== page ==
Personally, I love America. Unlike many of my misguided colleagues who are ashamed of America, I am proud of America. I love the cacophony and gridlock in US Congress with 8% approval rating. I love the liberty and freedom to disagree, argue, and have robust and serious conversation without fear of being arrested and jailed. I love America’s devotion and commitment to supremacy of the rule of law and not those of a ruler, a Shah, an Ayatollah or a some two-bit dictator-President-for-Life.  And I am happy to pay my taxes to ensure the survival of our freedom, but not happy to see my taxes wasted, and moneys misspent on programs that encourage delinquent and antisocial behavior. Behavior like irresponsibly fathering many children by many women, and not being a daddy to them. Behavior like setting one’s highest ambition in life to get on public welfare. Behavior like coming to America, living here for many years, enjoying the fruits of the liberty, freedom and equality America offers, yet not learning the English language, and not assuming any civic pride and patriotic responsibility….


*The writer is Adjunct Professor of Psychiatry, University of North Carolina School of Medicine at Chapel Hill, Distinguished Life fellow American Psychiatric Association; Life Member, American Medical Association; Life Member, Southern Medical Association; and Founding Editor and Editor-in-Chief, Wake County Physician Magazine (1995-2012).

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Remembering Mrs. Thatcher

Monday Musings for April 15, 2013

Volume III 14/117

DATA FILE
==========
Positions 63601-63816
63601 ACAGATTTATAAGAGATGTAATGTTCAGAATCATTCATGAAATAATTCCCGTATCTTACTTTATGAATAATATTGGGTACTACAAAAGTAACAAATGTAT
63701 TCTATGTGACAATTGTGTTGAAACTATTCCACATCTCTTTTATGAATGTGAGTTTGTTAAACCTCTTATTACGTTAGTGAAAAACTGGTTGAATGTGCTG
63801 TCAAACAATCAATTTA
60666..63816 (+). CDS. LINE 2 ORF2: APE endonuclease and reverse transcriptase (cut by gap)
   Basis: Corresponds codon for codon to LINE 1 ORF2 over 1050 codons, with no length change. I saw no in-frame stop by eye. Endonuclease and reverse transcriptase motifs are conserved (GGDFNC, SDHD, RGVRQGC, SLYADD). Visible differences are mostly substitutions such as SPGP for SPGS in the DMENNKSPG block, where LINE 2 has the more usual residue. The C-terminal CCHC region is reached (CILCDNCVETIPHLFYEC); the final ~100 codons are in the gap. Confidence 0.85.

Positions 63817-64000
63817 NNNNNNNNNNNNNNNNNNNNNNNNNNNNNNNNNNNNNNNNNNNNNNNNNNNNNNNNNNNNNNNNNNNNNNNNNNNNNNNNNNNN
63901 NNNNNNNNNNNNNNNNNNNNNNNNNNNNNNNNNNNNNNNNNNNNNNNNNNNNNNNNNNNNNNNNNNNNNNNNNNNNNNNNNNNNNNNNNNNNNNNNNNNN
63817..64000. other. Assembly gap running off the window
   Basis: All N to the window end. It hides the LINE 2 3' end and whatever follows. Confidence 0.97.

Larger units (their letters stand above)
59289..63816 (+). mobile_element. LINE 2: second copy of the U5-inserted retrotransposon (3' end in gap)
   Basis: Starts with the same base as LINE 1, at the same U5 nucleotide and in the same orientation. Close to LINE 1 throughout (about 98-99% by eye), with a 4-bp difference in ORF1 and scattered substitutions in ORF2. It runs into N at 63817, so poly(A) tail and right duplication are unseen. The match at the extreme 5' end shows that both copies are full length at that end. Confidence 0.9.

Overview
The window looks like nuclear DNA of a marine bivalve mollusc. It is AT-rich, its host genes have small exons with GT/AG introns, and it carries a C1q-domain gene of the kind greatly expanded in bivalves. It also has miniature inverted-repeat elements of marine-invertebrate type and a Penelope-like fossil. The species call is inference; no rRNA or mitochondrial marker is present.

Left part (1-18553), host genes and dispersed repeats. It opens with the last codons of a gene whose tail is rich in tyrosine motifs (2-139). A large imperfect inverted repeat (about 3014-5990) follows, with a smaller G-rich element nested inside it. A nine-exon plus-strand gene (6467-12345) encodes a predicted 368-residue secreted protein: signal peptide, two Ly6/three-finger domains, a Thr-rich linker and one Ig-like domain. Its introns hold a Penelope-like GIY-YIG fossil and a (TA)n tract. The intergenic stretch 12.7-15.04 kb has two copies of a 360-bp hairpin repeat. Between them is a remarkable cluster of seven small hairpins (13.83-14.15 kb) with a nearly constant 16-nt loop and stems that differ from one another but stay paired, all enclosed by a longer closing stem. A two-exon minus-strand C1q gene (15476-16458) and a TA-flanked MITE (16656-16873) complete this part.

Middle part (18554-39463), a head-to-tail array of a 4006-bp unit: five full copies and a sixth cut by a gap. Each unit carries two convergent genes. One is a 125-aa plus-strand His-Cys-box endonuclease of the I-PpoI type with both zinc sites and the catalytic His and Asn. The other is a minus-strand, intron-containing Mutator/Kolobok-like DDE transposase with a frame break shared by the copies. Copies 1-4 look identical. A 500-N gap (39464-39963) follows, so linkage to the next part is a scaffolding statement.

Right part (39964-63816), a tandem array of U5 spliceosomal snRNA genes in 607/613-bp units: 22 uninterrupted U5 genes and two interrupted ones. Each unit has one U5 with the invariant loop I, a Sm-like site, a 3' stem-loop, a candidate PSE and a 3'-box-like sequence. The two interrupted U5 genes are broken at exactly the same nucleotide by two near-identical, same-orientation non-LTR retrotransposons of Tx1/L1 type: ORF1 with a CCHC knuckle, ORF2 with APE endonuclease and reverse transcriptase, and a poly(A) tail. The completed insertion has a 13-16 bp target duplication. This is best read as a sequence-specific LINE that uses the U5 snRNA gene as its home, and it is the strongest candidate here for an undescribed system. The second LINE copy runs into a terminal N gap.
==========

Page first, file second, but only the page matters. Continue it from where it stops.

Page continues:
Mourning Maggie

By Assad Meymandi, MD, PhD, DLFAPA*

 (Editor’s Note: The passing of Lady Thatcher was a blow.  Condolences to all. In observance of the occasion, we are re-running “Monday Musings” below for your reading enjoyment, and the link for your viewing pleasure. 

 Link on WRAL:


Vol. 2 / No.20


From left to right, Dr. P. Geoffrey Feiss, Lady Margaret Thatcher, Dr. Assad Meymandi.

Lunch with Maggie

I recently saw the movie Iron Lady starring Meryl Streep as Margaret Thatcher. We are not big movie fans, may be go to one or two a year, and often if the subject is disappointing, I leave after the 10-15 minutes but not this movie. Iron Lady is a movie depicting the biography of Lady Margaret Thatcher, Prime Minister of England (1979-1990). It was on her watch, and that of the late President Ronald Reagan, that the Soviet Union crumbled. Throughout the movie, I had a hard time keeping my composure.  It was hard not to cry.  I was weeping for Lady Thatcher, I was weeping for losing her warm, but elegant friendship, I was weeping for losing the promise and possibility of her accepting the invitation of the National Humanities Center to become a Distinguished Meymandi Fellow and give lectures to the RTP audiences. But above all I was weeping for the world losing a remarkable woman, another Lady/Empress Matilda Maude (1102-1167) who pre-wrote Magna Carta (King John, 1215).  The history of our relationship goes back to many years ago.  Below is a reprinted account of our initial luncheon meeting, first published in Wake County Physician magazine.

Seven other people, my wife and I were privileged to lunch with Lady Margaret Thatcher in the Plumeri House of William and Mary College. Our host, P. Geoffery Feiss, Provost of the College, seated me at the left side of the Iron Lady, because that is her “good ear”. The lunch and conversation went on at a leisurely pace. With the after-lunch-picture-taking-and book-signing ceremonies, the Lady stayed around for a good two and a half hours. Nonetheless the entire experience was an extravagant moment, but too short and too fleeting…Her trip was a hush-hush affair.  She was the mystery guest at the commencement ceremonies of the previous evening. The principle speaker was Ms. Halaby (Queen Noor of Jordan).But with the Lady Thatcher’s sudden appearance in the academic procession; the crowd erupted into a spontaneous ovation.  The Lady gave a fifteen minute unrehearsed speech.